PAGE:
בַּאֲדנֵינוּ יֵשׁוּעַ הַמָּשִׁיחַ אמן

ye·hi · ra·tzon · mil·fa·ne·kha, · Adonai · E·lo·hei·nu
ve·lo·hei · a·vo·tei·nu,
she·te·cha·desh · a·lei·nu · sha·nah · to·vah · u·me·tu·kah
ba·A·do·nei·nu · Ye·shu·a · ha·Ma·shi·ach  [a·men]

"May it be your will, LORD our God
and God of our fathers,
that you renew for us a good and sweet year
in our Lord Yeshua the Messiah." [Amen]

Download Study Card

Eating Carrots (rubya)

We eat carrots as a play on the word rubya, a word that resembles the Hebrew word for increase (i.e., may God increase our merits).  We begin, however, by first blessing the fruit of the earth (ha-adamah):

בָּרוּךְ אַתָּה יהוה אֱלהֵינוּ מֶלֶךְ הָעוֹלָם בּוֹרֵא פְּרִי הָאֲדָמָה

"Blessed are You, LORD our God, King of the universe
who creates the fruit of the earth."

We then eat some carrots. Before finishing we say:

יְהִי רָצוֹן מִלְּפָנֶיךָ יהוה אֱלהֵינוּ וֵאלהֵי אֲבוֹתֵינוּ
שֶׁיִּרבּוּ זְכֻיּוֹתֵינוּ

"May it be your will, LORD our God and God of our fathers,
that our merits increase (she-yirbu z'chutenu)."

Eating Leeks (karsi)

We eat leeks, called karsi in Aramaic, as a play on the Hebrew word karat - to cut down - i.e., "May our enemies be cut down." Note that we do not repeat the ha-adamah blessing before eating since we've already recited this.  After eating, however, we add:

יְהִי רָצוֹן מִלְּפָנֶיךָ יהוה אֱלהֵינוּ וֵאלהֵי אֲבוֹתֵינוּ
שֶׁיִּכָּרְתוּ שׂוֹנְאֵינוּ

May it be your will, LORD our God and God of our fathers,
that those who hate us be cut away (yikarsu – play on karsi –"leeks" in Aramaic)

Eating Beets (selek)

We eat beets as a play on word selek, which reminds us of the Hebrew word lesalek – to remove (i.e., our enemies). Note that once again we do not repeat the ha-adamah blessing before eating since we've already done so previously. After eating, however, we add:

יְהִי רָצוֹן מִלְּפָנֶיךָ יהוה אֱלהֵינוּ וֵאלהֵי אֲבוֹתֵינוּּ
שֶׁיִּסְתַּלְקוּ אוֹיְבֵינו

"May it be your will, LORD our God and God of our fathers,
that our enemies be taken away (yistalku – from selek, beets in Aramaic)

Eating Dates (tamar)

Dates are another sweet food often associated with Rosh Hashanah.  We have fun making the connection between the word for date (tamar) that reminds us of the Hebrew word for 'an end' (i.e., may evil end in our lives).  After eating the dates, we recite:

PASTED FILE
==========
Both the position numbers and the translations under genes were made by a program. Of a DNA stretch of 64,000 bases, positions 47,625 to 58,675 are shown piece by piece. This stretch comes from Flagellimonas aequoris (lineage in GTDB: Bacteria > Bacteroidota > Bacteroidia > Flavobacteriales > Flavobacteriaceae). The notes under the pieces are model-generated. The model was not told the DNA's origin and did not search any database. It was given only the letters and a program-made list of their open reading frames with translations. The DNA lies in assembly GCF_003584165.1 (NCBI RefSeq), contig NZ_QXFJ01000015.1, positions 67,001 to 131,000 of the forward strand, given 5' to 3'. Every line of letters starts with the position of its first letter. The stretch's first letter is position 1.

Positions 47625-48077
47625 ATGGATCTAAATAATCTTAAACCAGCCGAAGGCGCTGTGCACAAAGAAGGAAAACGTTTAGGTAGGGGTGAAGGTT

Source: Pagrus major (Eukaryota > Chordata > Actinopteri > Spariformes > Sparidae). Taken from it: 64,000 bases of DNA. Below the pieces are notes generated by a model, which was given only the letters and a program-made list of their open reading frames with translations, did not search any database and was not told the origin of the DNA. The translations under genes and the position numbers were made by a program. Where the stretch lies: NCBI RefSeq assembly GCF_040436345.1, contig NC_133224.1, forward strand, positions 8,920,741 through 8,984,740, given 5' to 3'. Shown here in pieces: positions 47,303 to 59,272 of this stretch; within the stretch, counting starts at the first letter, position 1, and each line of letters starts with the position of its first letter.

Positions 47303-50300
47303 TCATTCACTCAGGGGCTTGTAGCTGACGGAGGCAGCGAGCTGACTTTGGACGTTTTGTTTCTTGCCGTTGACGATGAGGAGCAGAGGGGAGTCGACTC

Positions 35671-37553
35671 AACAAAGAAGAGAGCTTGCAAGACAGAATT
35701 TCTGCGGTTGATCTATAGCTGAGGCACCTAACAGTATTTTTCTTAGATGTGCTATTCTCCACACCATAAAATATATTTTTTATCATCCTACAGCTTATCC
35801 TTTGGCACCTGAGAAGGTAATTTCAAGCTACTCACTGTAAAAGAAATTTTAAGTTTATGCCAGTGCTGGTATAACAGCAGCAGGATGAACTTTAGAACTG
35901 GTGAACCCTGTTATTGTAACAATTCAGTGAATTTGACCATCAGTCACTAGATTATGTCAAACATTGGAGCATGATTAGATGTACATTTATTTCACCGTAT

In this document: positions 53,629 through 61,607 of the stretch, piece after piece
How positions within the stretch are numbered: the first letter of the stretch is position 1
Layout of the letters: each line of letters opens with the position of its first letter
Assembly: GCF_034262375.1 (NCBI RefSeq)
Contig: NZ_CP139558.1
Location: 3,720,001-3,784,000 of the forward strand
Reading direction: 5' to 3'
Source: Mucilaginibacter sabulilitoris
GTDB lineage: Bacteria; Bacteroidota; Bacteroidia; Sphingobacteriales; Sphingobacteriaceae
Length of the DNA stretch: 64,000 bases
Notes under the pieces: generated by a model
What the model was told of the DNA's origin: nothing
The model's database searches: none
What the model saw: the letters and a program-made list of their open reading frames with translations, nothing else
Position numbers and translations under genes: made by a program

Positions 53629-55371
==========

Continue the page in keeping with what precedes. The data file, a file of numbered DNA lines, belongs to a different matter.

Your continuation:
יְהִי רָצוֹן מִלְּפָנֶיךָ יהוה אֱלהֵינוּ וֵאלהֵי אֲבוֹתֵינוּּ
שֶׁיִּתַּמּוּ שׂוֹנְאֵינוּ

"May it be your will, LORD our God and God of our fathers,
that those who hate us be ended (yitamu – from tamar, dates in Aramaic)

Eating Pomegranate (rimon)

Eating a pomegranate reminds us of the sweetness of the Torah. May the new year be good and sweet for us all, and may our righteous deeds increase, like the many seeds of the pomegranate (1 John 2:29). Again, since we've already recited ha-etz blessing, we do not need to repeat it.  After eating the pomegranate, however, we add:

יְהִי רָצוֹן מִלְּפָנֶיךָ יהוה אֱלהֵינוּ וֵאלהֵי אֲבוֹתֵינוּּ
שֶׁנַּרְבֶּה זְכֻיּוֹת כְּרִמּוֹן

"May it be your will, LORD our God and God of our fathers,
that our merits be numerous as the seeds of a pomegranate."

Eating Fish (dagim)

The fish symbolizes that we teem and multiply. First we recite the appropriate blessing for eating fish (the she-hakol blessing):

בָּרוּךְ אַתָּה יְהוָה אֱלהֶינוּ מֶלֶךְ הָעוֹלָם
שֶׁהַכֹּל נִהְיָה בִּדְבָרוֹ

"Blessed art Thou, LORD our God, King of the universe,
Who by His Word brings about all things."

Before finishing eating the fish we pray:

יְהִי רָצוֹן מִלְּפָנֶיךָ יהוה אֱלהֵינוּ וֵאלהֵי אֲבוֹתֵינוּּ
שֶׁנִּפְרֶה וְנִרְבֶּה כְּדָגִים

"May it be your will, LORD our God and God of our fathers,
that we be fruitful and multiply like fish."

We then look at the head of the fish and say:

יְהִי רָצוֹן מִלְּפָנֶיךָ יהוה אֱלהֵינוּ וֵאלהֵי אֲבוֹתֵינוּּ
שֶׁנִּהְיֶה לְרֹאשׁ וְלֹא לְזָנָב

"May it be your will, LORD our God and God of our fathers,
that we be the head and not the tail" (Deut 28:13)

We now go on to enjoy our festive Rosh Hashanah meal...

Grace after the meal

After the meal, one recites the birkat hamazon, the "grace after meals," including special additions marking the festival of Rosh Hashanah. It is traditional at this time to greet one another with Le'Shanah Tovah Tikatevu! ("May you be inscribed (in the Book of Life) for a good year!") and to respond with gam lekha (same to you):

Listening to the Shofar

We sound the shofar - the horn of a male lamb - to recall the Akedah, the sacrifice of Isaac, during Rosh Hashanah. The teruah blast is meant to awaken us to remember this supreme act of faithful obedience, which of course prefigured the sacrifice of Yeshua by God for our atonement. Indeed the first time the word "love" occurs in the Torah concerns this very sacrifice.

If you have a shofar (ram's horn), you may want to fulfill the mitzvah of listening to its sound by blowing it at this time. The one who blows the shofar recites the blessing:

Barukh attah Adonai Eloheinu Melekh ha-olam, asher kideshanu
be'mitzvotav ve'tzivanu lishmo'a kol shofar.

"Blessed art Thou, Lord our God, Master of the universe, who has sanctified us with His commandments and commanded us to hear the sound of the shofar."

Hebrew Blessing Study Card:

Lishmo'ah Kol Shofar

The Second Day of Rosh HaShanah

Since Rosh Hashanah is a two-day festival, all of these ceremonies are repeated on the second evening as well, except that there is a tradition to use a different newly ripened fruit of the season, such as a pomegranate. This fruit is a popular since it is mentioned as native to the land of Israel and because there is a legend that there are 613 seeds in each fruit (corresponding to the number of commandments in the Torah). Most do not dip the pomegranate in honey, however, since its seeds are already sweet enough by themselves.

Eating a pomegranate reminds us of the sweetness of the Torah. May the new year be good and sweet for us all, and may our righteous deeds increase, like the many seeds of the pomegranate (1 John 2:29). B'shem Yeshua Adoneinu: Amen.

יְהִי רָצוֹן מִלְּפָנֶיךָ יהוה אֱלֹהֵינוּ וֵאלֹהֵי אֲבוֹתֵינוּ
שֶׁנַּרְבֶּה זְכֻיּוֹת כְּרִמּוֹן

"May it be your will, LORD our God and God of our fathers,
that our merits be numerous as the seeds of a pomegranate."